Steven Heighton takes the Proust Questionnaire

The author and poet talks about writing, travelling and becoming a Leafs fan.
Steven Heighton won the 2016 Governor General's Literary Award for poetry. (Hamish Hamilton )

Steven Heighton is a novelist and poet with more than a dozen books to his name. In 2016 he won the Governor General's Literary Award for his poetry collection The Waking Comes Late. His latest novel, The Nightingale Won't Let You Sleep, explores buried secrets, the repercussions of war and finding love among the ruins.

Heighton took The Next Chapter's version of the Proust Questionnaire. 

What is your favourite occupation?

Writing. When I'm writing at white heat, when I've entered that zone, the story or the poem is writing itself. That's my favourite occupation. The thing is, it takes two, three, four hours to get into that zone. Two, three, four hours of hard and sometimes tedious work and I can always find ways to procrastinate, ways to distract myself, ways to not do the work necessary to get into that zone, which is kind of sad. 

What is your favourite journey?

I've been lucky to travel quite a bit in my life. There was nothing quite like going to Tibet in 1986 just after it had been opened to tourists and travelers by the Chinese government. Because of the altitude and because I was quite ill at the time, I was in an altered state. Tibet was a dream-like place to begin with — the bare mountains, the monasteries, the smell of incense in the air. I remember the whole thing now as a kind of fever dream or narcotic dream.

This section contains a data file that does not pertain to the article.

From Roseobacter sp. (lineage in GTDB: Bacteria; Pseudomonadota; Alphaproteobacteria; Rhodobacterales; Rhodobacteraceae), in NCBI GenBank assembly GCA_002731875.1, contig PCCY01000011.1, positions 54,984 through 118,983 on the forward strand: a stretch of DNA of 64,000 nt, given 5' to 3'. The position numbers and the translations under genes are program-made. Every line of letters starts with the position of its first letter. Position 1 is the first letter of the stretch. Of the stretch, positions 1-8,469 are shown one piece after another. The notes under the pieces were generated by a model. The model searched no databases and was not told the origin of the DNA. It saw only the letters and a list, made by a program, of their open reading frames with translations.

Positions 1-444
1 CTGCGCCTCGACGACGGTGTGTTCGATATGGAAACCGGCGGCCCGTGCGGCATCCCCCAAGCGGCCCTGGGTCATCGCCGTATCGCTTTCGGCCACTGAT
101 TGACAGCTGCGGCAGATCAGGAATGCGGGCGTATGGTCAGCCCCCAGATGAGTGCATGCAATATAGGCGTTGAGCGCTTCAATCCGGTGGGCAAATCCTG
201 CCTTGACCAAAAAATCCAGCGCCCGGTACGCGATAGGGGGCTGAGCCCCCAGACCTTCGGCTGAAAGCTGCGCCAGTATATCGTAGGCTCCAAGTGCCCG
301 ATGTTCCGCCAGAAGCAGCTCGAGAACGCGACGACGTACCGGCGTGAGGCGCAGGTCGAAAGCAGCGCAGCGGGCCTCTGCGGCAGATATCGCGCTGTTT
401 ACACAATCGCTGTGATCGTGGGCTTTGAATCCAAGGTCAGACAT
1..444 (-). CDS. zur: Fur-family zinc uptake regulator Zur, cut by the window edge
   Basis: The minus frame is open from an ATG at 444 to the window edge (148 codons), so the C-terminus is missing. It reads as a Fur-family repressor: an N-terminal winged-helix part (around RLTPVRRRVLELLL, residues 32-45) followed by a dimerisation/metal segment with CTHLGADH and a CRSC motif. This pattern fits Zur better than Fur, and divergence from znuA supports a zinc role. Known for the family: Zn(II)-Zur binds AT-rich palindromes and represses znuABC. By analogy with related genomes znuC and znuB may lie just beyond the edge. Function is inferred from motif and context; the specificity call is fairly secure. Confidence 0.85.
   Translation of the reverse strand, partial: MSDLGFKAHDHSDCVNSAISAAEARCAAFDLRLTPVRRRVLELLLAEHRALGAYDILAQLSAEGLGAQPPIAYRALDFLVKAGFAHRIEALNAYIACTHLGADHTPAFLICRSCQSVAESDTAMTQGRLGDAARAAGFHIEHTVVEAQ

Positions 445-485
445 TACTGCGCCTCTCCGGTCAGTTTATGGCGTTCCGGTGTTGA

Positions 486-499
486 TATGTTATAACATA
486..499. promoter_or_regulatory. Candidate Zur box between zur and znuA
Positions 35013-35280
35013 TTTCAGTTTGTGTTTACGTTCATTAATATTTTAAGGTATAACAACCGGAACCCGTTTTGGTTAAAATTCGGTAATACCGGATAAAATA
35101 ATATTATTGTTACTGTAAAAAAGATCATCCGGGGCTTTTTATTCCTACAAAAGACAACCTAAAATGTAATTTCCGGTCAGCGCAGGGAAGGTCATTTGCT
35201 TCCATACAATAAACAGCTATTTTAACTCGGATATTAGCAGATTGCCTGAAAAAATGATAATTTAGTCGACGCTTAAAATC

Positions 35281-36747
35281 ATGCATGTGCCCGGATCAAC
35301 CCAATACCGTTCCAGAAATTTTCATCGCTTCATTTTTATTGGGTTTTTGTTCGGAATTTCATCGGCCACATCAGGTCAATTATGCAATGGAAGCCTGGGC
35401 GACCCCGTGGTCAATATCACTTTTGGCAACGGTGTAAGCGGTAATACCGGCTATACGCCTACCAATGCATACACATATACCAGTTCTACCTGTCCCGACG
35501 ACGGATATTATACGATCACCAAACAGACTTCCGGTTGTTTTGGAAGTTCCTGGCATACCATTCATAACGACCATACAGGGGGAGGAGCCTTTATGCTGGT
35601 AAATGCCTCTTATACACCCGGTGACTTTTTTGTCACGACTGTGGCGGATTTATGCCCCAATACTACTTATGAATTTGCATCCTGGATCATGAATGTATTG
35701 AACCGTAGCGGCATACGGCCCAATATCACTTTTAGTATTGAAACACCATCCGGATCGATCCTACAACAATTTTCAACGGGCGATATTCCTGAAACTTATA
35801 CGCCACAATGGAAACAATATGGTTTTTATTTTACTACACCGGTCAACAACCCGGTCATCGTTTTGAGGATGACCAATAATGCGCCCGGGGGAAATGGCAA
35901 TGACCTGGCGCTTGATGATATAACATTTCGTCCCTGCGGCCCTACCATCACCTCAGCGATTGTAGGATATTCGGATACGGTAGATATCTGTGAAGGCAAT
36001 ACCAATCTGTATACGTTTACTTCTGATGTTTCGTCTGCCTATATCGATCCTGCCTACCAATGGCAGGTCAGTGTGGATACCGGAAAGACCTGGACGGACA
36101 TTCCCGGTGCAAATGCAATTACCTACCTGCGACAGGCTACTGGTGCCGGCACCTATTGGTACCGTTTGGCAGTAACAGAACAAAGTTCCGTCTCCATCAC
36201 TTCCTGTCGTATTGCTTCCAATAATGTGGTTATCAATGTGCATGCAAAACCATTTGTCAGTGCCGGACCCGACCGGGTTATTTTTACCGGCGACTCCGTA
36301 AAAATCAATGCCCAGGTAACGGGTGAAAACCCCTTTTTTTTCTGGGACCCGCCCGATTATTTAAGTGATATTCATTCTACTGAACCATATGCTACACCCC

What do you regard as the lowest depth of misery?

That's easy. The lowest depth of misery is to have become a Leafs fan, as I did, the year after the last time they won the cup. They won in 1967 — 50 years ago. In 1968, I can remember sitting on the chesterfield with the old man watching Dave Keon and the Leafs, and my dad puts his arm around me and says, "You're going to enjoy being a Leafs fan, Steve. They win the cup every couple of years." It has been a long incarceration.

What is you greatest extravagance?

I don't have many extravagances. I'll drive a car until it wears out. My laptop is now 19 years old. But the one extravagance I do have would probably be wine. I always swore I would never buy anything but table wine and I still don't buy expensive bottles. But there is a slight creep. You start to actually learn something about wine and then you're not as easily satisfied. 

Steven Heighton's comments have been edited and condensed.